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Archive for November, 2006

Snow and Turkeys

Saturday, November 25th, 2006

The first snow of the year has come and gone here. The kids were so disappointed to see it melt. They wanted to build a snowman. We only got about a half inch so it would have been difficult even if it hadn’t melted by the time they got home from school.

The snow did make us finally start feeding out some hay. I’ve put out 4 rolls total for the goats and horses. The goats also get some squares along the way that got baled too green. I am afraid to feed this to the horses due to the likelyhood of some mold being in it. The goats sure don’t mind it though. They gobble it down and don’t waste a bit like they do with the rolls.

Today the family is off to Mamaw Staley’s for Thanksgiving dinner. The Staley’s live just a few miles north of us and they have a small farmstead the kids like to visit. They raise their own honey as well as milk. They make buttermilk and fresh butter too.

Temps today are forecasted to be in the 60s and that’s a welcome change. Our wood splitter has been torn up so we’ve been only burning the round stuff. I braved the cold long enough to take it apart. Now I’ve got to order some parts. The goats helped me with it by eating the spark plug wire. I’ll never understand why they eat some of the things they do.

We have decided on rough lumber to side one of the old chickenhouses since we are out of the stone shingles that were on it originally, and several of them are broken. I made a trip to an old friend’s sawmill to see about the wood. It will be a couple weeks, but fortunately he will saw the 1×6′s I will need. He told me he has a really hard time getting pine to saw since the pine beetle hit us so hard. There just doesn’t seem to be much pine left here, and what little there is won’t get cut because folks are hoping the trees will reseed themselves. On this property there are hundreds of downed dead pines that would have fetched a pretty penny in their prime. At the time, the estate of my great uncle was being litigated so no one could do anything with them. I bet it cost the parties involved over $100,000 in timber sales on the whole 125 acres. If I thought the lumber would be salvagable, I would skid them out with the 6000 4wd and either take them to be sawed or buy a band mill and do it myself.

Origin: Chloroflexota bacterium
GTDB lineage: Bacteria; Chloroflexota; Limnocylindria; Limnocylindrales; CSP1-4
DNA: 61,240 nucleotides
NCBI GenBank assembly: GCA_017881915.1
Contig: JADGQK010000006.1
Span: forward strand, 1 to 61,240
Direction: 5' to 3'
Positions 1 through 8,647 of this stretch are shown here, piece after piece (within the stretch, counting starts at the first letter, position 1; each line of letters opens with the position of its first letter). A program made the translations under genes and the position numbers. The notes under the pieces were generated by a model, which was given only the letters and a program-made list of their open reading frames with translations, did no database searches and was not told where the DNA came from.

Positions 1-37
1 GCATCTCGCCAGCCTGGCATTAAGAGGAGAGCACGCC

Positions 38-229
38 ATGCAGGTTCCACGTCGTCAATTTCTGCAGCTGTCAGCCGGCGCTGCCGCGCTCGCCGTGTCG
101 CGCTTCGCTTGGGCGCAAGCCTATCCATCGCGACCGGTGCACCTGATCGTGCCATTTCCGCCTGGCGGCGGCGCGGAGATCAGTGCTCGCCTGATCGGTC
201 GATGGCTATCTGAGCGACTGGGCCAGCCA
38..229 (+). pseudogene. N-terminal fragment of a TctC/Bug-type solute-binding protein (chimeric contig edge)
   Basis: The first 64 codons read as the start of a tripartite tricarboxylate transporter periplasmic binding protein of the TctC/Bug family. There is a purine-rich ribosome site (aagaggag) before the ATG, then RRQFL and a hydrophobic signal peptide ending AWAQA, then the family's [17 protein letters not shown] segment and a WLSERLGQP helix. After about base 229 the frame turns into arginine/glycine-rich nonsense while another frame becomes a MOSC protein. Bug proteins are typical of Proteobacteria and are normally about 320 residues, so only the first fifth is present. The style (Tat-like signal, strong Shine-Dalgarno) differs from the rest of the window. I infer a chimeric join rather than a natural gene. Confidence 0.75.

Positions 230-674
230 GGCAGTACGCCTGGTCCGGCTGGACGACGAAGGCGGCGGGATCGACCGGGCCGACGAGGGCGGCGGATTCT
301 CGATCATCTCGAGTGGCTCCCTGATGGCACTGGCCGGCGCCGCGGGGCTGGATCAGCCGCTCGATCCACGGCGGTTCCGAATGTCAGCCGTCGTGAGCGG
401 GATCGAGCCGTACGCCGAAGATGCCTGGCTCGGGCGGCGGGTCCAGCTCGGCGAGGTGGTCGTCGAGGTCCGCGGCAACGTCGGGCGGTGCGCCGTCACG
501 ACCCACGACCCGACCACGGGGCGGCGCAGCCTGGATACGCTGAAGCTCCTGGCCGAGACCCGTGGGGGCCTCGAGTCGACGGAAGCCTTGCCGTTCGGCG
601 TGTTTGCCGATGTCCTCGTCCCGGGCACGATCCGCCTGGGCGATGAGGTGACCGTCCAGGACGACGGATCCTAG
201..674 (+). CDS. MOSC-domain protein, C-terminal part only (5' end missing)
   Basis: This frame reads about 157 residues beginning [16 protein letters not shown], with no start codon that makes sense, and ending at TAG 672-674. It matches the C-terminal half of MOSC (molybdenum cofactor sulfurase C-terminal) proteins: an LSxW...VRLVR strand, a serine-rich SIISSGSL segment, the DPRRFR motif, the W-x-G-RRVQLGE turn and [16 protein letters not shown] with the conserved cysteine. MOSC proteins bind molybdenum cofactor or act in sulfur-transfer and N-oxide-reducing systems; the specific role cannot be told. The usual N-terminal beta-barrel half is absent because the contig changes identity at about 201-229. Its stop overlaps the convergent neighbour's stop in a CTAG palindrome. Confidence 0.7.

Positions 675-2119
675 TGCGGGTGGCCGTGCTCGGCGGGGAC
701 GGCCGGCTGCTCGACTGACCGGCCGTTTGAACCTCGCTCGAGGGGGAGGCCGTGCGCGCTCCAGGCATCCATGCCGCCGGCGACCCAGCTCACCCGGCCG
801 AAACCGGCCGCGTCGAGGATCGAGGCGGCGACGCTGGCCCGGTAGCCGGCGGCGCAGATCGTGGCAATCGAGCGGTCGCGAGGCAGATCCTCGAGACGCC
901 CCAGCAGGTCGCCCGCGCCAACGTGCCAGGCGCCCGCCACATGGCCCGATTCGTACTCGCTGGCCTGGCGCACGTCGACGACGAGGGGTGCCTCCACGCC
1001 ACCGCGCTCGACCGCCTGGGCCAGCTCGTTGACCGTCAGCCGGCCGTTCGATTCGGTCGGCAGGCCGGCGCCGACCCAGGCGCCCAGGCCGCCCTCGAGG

The next few months will bring big changes here on the farm. We have borrowed the money to clear some more of our land and do some improvements. Now we are searching for the most economical way to do this. Our choices are hiring someone to do it all, versus renting (or buying) a dozer and doing it ourselves.

Well check back soon I’ll be posting more with some pics as time allows……Everyone have a Happy Thanksgiving!

Rain Rain, Go Away

Friday, November 10th, 2006

After a couple nights and days of unseasonably cold weather, the rain has set in and doesn’t seem to be going away. I did get one fairly dry, but overcast day to haul some more cross ties from the railroad. Other than that and work it’s been a week of taking care of the animals and hanging out with the kids. We have been to a couple local farms to look at cattle. I believe we have decided on a 600 lb simmental bull calf from a neighbor for our next beef. He’s a tad big to steer, but I like a challenge. We’ve planned a trip to the stockyard to buy some pigs for week after next. I will have to borrow our friend and neighbor Joe Phillips’ trailer. I sold mine a few months back and have never replaced it.

Another neighbor, Mr. Wisham, called and needs hay set out for his cows starting Monday. This will be a weekly chore for the Mahindra 6000 this winter. Sure wish I could swing that 7010 Cab. The colt born on Garett’s birthday (6/30) “Thumper” will soon be separated from his mother. I’ll make a place in the barn for him. If we don’t put him somewhere that is impossible for him to escape he will find a way to get back to his mother. Then we will begin the long process of breaking him.

We had to take time this week to do something none of us enjoy doing. A long time friend of the family passed away and we attended his services. Mr. Travis Bryant was a retired logger. He resided here just about a mile and a half from the farm for several years. I grew up around and have remained friends with his sons and daughter.